It’s much more than just a greeting.
As a team that’s obsessed with the science of nonverbal communication, we cannot help but notice how often people are getting the handshake wrong!
If you’re wondering whether a handshake even matters as much, we’ve got a surprise for you.
Your handshake is a powerful nonverbal tool to make a killer first impression, come across as trustworthy and build awesome rapport with a client.
We dug into the science of evolutionary psychology to find you the answers.
Our Hands Help Build Trust
Way back, when a caveman saw someone from a distance, his brain had to quickly assess whether it’s a friend or a foe by checking if the person was carrying any weapons in his hands.
So, the moment he could see their hands, his brain felt relieved
“Ah, this person is safe.”
And then he would clasp their arms and give it a shake to dislodge any hidden weapons.
Thus, the handshake was born!
Even though now we don’t have that kind of a danger, seeing someone’s hands puts our brain at ease.
Touch Helps Us Bond
Remember that warm, fuzzy feeling when you meet old friends or hug a loved one?
That’s oxytocin at work. Oxytocin, also known as the trust hormone or the bonding hormone, is a brain chemical that plays a crucial part in forging and strengthening social relations. Oxytocin is produced in several ways — mostly through mutual eye contact and touch.
We need the release of this hormone to feel a connection with someone. The same effect can be produced when we make a palm to palm contact.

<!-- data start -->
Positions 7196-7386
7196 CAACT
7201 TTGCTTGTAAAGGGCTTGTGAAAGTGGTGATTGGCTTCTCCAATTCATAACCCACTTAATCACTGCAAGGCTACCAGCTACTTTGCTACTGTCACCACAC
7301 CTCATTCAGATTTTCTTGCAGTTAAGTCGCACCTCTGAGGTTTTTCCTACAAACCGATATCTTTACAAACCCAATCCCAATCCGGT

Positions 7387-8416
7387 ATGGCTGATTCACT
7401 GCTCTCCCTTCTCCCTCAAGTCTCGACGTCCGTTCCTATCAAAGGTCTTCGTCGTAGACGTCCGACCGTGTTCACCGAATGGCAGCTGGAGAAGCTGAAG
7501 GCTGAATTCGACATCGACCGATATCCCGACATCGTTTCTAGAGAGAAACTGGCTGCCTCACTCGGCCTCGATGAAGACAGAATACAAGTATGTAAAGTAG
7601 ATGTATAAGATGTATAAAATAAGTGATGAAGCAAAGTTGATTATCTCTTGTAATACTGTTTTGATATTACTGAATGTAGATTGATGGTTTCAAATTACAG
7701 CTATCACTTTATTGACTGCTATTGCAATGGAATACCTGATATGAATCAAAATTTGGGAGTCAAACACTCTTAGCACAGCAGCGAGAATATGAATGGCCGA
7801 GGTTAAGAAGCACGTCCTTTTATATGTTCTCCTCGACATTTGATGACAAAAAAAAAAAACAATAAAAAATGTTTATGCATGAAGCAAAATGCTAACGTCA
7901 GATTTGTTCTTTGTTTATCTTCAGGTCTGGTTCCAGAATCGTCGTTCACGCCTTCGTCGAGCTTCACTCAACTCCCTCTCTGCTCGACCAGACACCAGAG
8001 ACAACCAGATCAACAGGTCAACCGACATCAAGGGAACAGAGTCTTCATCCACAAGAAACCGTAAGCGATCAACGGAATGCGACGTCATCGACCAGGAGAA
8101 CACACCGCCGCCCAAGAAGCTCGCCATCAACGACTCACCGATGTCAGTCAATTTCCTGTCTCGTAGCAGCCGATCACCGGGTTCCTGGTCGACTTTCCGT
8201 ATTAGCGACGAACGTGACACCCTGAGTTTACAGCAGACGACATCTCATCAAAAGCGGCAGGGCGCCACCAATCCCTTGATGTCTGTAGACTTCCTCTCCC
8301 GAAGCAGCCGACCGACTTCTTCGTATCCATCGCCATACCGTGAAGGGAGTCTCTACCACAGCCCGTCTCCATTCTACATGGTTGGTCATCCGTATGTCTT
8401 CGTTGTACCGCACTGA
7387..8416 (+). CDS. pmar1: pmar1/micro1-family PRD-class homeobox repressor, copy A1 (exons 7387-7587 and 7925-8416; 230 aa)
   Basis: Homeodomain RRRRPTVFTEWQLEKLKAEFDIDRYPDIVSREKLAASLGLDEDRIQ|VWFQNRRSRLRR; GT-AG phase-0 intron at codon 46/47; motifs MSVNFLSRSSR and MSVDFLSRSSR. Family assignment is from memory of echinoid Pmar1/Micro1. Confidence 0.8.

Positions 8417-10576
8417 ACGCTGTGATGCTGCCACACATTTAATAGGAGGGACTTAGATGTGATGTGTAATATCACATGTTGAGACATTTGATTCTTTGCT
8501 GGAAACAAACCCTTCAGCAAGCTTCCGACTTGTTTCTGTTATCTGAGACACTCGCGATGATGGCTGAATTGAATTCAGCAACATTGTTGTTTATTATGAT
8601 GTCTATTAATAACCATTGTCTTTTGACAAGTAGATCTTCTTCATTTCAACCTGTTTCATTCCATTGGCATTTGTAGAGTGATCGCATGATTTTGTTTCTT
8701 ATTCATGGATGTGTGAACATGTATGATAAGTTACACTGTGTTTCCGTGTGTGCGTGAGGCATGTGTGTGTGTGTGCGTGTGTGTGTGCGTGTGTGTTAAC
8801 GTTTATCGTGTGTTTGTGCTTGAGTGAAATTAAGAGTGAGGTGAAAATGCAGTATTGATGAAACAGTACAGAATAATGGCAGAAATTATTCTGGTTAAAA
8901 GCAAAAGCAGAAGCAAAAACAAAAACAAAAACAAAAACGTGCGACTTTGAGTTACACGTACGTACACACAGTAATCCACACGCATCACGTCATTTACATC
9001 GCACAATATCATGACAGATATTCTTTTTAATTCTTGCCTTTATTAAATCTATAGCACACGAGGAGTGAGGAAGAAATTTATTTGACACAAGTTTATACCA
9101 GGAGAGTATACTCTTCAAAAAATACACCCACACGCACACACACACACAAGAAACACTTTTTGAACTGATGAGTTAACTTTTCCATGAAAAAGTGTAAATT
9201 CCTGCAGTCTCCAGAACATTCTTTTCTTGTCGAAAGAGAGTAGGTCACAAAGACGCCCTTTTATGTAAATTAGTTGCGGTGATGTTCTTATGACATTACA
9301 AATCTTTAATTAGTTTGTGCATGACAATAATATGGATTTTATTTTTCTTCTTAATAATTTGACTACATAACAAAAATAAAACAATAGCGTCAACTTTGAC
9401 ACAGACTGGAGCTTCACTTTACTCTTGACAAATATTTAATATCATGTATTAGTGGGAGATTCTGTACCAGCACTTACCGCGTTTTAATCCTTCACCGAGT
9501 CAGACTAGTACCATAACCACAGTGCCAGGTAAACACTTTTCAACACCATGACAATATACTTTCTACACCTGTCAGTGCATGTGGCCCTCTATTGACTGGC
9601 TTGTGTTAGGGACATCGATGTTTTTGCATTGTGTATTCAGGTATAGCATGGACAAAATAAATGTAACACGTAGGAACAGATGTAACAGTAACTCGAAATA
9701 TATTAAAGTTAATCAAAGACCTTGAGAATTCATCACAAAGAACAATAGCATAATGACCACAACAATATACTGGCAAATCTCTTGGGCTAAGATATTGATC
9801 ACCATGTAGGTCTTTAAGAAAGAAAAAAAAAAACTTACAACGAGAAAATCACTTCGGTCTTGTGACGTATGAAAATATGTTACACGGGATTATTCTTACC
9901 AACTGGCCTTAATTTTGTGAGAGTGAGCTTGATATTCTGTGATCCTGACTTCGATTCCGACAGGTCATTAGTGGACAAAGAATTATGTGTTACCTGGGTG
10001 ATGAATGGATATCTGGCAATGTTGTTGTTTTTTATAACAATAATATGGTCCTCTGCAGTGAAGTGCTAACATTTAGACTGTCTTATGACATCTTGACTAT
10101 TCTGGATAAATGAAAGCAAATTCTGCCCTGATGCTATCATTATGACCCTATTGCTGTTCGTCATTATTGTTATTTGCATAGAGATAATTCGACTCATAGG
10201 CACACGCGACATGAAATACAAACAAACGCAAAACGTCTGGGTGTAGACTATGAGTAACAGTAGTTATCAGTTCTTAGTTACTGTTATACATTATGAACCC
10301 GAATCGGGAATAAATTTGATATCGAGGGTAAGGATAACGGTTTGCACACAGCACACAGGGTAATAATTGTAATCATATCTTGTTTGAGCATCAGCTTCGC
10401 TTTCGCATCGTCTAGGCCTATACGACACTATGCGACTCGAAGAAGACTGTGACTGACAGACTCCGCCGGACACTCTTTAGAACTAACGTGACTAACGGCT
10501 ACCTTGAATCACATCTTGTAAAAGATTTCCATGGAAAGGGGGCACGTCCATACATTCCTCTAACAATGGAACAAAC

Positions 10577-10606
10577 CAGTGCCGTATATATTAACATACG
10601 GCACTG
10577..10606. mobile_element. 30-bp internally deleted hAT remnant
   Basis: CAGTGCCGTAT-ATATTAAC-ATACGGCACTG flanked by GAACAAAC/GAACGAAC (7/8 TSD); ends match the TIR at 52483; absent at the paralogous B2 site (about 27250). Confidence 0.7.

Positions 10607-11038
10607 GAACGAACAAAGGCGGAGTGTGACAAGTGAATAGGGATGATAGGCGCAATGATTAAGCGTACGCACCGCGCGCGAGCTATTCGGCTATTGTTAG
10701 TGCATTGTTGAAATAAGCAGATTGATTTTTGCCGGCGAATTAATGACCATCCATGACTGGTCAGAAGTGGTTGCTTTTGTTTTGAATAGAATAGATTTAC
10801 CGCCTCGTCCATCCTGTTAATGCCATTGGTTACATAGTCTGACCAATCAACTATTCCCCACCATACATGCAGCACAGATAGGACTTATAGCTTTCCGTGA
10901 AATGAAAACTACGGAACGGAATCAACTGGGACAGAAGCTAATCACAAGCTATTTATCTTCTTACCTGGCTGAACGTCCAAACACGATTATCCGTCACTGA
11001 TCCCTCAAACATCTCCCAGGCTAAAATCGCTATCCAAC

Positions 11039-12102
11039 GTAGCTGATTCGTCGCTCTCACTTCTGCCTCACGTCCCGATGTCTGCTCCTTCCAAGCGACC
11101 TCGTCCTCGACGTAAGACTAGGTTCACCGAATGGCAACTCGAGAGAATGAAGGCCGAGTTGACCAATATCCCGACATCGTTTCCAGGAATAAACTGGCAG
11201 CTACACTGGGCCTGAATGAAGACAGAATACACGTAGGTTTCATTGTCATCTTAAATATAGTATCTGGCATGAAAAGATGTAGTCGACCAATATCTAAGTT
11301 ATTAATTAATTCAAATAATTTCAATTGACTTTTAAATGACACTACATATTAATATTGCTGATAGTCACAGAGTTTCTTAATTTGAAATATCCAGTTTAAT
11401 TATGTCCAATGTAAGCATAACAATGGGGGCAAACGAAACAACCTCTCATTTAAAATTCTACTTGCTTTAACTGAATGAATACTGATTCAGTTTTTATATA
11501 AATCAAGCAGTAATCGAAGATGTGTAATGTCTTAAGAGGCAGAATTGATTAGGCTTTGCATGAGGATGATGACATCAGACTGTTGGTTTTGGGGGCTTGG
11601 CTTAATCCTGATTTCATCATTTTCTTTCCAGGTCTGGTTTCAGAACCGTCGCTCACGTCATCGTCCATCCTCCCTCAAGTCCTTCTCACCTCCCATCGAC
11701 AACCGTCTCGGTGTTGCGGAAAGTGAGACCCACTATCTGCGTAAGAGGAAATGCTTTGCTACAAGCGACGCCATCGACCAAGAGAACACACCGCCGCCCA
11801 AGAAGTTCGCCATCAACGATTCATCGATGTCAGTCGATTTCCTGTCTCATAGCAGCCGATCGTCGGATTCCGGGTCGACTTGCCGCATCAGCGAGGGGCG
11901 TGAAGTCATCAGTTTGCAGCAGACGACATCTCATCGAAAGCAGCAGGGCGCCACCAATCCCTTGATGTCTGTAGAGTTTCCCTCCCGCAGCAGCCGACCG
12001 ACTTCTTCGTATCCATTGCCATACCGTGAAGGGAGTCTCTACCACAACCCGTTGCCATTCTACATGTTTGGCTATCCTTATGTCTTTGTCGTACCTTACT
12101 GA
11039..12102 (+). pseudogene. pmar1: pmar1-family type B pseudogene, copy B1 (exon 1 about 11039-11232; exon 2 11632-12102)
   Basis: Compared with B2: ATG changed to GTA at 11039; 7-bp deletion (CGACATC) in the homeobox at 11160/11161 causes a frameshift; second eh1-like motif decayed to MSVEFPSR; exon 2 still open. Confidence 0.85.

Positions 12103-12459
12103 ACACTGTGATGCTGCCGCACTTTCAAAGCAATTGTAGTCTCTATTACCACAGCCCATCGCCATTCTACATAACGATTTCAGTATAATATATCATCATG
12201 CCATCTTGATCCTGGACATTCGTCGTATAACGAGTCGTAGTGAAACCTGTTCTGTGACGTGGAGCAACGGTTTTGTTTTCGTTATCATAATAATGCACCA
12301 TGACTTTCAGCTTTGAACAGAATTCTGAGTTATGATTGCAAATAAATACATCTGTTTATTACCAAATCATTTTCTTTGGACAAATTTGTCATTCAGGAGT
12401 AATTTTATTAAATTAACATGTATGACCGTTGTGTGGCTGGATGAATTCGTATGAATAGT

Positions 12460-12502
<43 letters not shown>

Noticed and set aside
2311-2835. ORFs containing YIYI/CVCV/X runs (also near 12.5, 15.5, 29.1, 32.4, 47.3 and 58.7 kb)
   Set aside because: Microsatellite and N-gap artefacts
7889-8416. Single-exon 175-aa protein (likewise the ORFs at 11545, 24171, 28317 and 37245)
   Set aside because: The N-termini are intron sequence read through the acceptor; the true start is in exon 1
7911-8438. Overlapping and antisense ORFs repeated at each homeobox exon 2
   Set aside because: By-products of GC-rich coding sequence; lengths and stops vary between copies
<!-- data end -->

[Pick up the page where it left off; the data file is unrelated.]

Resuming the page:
Not in the same proportion, but enough to get a good conversation started.
You’ll Shake Hands 15000 Times In Your Lifetime!
Yes 15000 on an average!
We need to learn the art and science of a good handshake for the sake of our own success!
Here are the basics:
- It’s firm. It should not be too hard that it crushes the other person’s bones nor too soft that it feels like a dead fish.
- It’s vertical — neither person’s palm is facing up or down.
- It’s dry. Yeah! Do wipe your hands on the sides of your pant or with a tissue if you are holding a drink.
- It involves palm to palm contact. Sometimes we make a weak ‘fingers to palm’ or ‘fingers to fingers’ contact.
Next, let’s dive into our handshake behavior.
- Don’t miss the farthest person in a conference room: You’re presenting to a client and their team is seated in a large conference room. While greeting everyone before the start of a meeting we shake hands with those sitting near us and skip shaking hands with the person who is sitting on the other end of the table. Avoid making this error. If it’s a meeting with less than 10 people always shake hands with everyone. It will only take 15 seconds to walk up to that farthest person and shake hands. 15 seconds for three hours of bonding!
- Rectify the awkwardness: It also happens many times that you are trying to shake hands and the other person is coming in for a hug or you extend your hand for a handshake and the other person has not seen it or sometimes the handshake goes wrong and there is an awkward moment between two people. Well, don’t leave it there. Verbalize it “Oh well, that was awkward, let’s do it again.” It is a good ice-breaker and helps you build trust with the other person.
- Go hands free : If you’re holding a plate in one hand and your phone in the other, you won’t be able to instantly shake hands if someone approaches you. It’ll get all awkward! And in that process, you might just miss that handshake opportunity. It’s not a bad idea to keep your dominant hand free, specially in networking events.
A handshake is not just a greeting, it’s a non-verbal nudge to start a relationship of trust.
Do watch our video below to know more and then try this challenge:
Shake hands with five close friends and seek their feedback on your handshake
- Was it too hard?
- Was it too soft?
- Was it too long?
- Was it too short?
- Or did it feel just right?
Leave a comment below!